Portfolio manager believes different sub-sectors have different outlooks as Canada moves towards reopening its economy
REITs have enjoyed a growing profile during COVID as the investment vehicle straddles the trends of changing real estate needs and investors’ search for yield. The pandemic has represented a potential inflection point, with portfolios likely to continue their shift away from the traditional 60-40 mix over the next 10 to 15 years.
Alfred Lee, portfolio manager and investment strategist at BMO Global Asset Management, told WP he doesn’t see REITs losing any of their popularity with their unique access to real estate. However, he warned that the effect of the pandemic means investors must make sure the composition of their exposure takes advantage of the changing landscape.
While industrial REITs, including the likes of warehouses, have done well, the retail space and office properties have been hit hard. But Lee believes advisors and investors must plan for the short and long term when it comes to the economy reopening.
In the near term, as more people get vaccinated and people head out to work again, office real estate is likely to outperform as uncertainty is replaced by optimism. However, over the long haul the flexi-schedule many companies are expected to put in place for their employees is likely to reduce footprint and create headwinds.
Retail space, too, has been fundamentally changed by the pandemic as online shopping accelerates.
Lee explained: “Everybody's going to shop more online, so the need for storefront is going to be lower but the need for warehousing is going to be a lot higher. A lot of the larger-cap REIT names like RioCan and a lot of office properties may face a lot more headwinds over the long haul, whereas some of the smaller-cap operators, like the ones that operate in healthcare and more industrial-related real estate, will likely outperform over the long term.”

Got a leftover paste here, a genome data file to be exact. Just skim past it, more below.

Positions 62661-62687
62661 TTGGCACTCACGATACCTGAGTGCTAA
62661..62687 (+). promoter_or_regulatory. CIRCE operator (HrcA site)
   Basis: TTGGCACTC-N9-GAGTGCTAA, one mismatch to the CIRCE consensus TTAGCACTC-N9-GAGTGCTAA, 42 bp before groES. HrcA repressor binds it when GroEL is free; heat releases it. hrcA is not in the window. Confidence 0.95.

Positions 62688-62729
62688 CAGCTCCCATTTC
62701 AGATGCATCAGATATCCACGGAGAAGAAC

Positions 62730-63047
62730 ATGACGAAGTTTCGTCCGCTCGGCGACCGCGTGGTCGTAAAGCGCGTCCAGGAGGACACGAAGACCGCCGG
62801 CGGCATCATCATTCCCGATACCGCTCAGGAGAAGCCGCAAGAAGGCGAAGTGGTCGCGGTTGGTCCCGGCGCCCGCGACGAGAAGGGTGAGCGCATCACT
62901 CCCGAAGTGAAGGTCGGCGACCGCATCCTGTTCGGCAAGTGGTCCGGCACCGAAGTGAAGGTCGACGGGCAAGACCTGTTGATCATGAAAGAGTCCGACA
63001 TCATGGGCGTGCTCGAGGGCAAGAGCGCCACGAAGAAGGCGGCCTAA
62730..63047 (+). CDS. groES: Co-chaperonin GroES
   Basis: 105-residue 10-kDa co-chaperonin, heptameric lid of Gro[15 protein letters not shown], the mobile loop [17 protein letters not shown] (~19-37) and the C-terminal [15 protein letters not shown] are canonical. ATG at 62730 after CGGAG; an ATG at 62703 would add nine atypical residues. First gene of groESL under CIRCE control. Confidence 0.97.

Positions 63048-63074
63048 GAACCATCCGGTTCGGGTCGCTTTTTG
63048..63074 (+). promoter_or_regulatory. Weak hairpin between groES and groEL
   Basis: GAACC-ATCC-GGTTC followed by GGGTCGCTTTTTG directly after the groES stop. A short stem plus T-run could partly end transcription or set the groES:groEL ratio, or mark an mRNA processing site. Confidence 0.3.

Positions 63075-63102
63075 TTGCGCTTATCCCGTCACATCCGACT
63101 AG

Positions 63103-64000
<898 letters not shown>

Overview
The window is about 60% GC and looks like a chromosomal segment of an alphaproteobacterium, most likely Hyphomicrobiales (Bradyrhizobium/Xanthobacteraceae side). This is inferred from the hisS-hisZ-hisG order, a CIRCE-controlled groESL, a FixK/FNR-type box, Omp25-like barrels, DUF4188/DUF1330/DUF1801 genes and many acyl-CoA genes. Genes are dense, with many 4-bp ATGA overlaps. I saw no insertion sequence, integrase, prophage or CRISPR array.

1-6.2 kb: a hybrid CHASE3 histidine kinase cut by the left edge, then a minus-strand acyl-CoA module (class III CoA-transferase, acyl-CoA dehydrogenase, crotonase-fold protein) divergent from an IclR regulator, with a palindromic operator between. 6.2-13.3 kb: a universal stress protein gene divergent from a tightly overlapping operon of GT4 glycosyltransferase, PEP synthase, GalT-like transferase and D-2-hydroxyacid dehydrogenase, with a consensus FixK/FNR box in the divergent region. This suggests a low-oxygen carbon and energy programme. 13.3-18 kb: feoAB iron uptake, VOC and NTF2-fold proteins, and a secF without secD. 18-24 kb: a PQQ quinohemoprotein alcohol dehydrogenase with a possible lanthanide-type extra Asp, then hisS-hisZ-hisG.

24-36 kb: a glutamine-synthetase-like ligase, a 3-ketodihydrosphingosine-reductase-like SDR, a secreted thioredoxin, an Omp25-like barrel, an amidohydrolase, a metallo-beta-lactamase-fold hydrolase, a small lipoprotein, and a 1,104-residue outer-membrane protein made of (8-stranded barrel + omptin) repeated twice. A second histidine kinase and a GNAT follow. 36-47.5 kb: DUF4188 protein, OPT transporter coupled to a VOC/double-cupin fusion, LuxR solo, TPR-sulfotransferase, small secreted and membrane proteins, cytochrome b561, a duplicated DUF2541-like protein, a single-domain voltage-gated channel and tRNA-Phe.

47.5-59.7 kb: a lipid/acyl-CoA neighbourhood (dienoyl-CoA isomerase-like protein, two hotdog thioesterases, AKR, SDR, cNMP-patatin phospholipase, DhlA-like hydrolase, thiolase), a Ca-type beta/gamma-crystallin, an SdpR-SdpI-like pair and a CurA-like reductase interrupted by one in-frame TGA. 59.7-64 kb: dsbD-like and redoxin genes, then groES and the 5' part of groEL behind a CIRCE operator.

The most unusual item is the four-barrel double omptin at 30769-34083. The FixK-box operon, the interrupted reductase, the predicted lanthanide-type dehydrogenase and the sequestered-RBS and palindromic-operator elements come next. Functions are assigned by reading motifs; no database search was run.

With a low interest-rate environment seemingly here for a while yet, the search for yield goes on as investors look to make up the shortfall in their bond allocation by shifting capital into equities. Investors may well look to pick their own REITs or turn to an ETF or active manager, who can maximise the growth of the small-cap names.
Lee favours the healthcare and residential sectors because of the COVID aftermath, an ageing demographic and the new work-from-home model. Office and retail, as mentioned, will encounter headwinds even when Canada is full reopened. It’s an area investors must be cognizant of given fixed income’s travails.
“The way investors have to shape their portfolio over the next 10-15 years is going to be a lot different than before and that [traditional] 60-40 portfolio mix,” he said. “We call it the 50-30-20 portfolio, where it's 50% equities, 30% fixed income, and then 20% in that hybrid alternative area, whether it's preferred shares, high yield bonds, or hedge funds, for example. That area is going to serve a huge purpose in your portfolio.”
He added: “As interest rates remain low, that generally is good for hard assets. A lot of these REITs own their properties, for example, and monetary policy remains pretty accommodative, even though it is probably going to tighten in the next year. That tends to be good for property prices and that’s going to be good for REITs to generate lot of yield."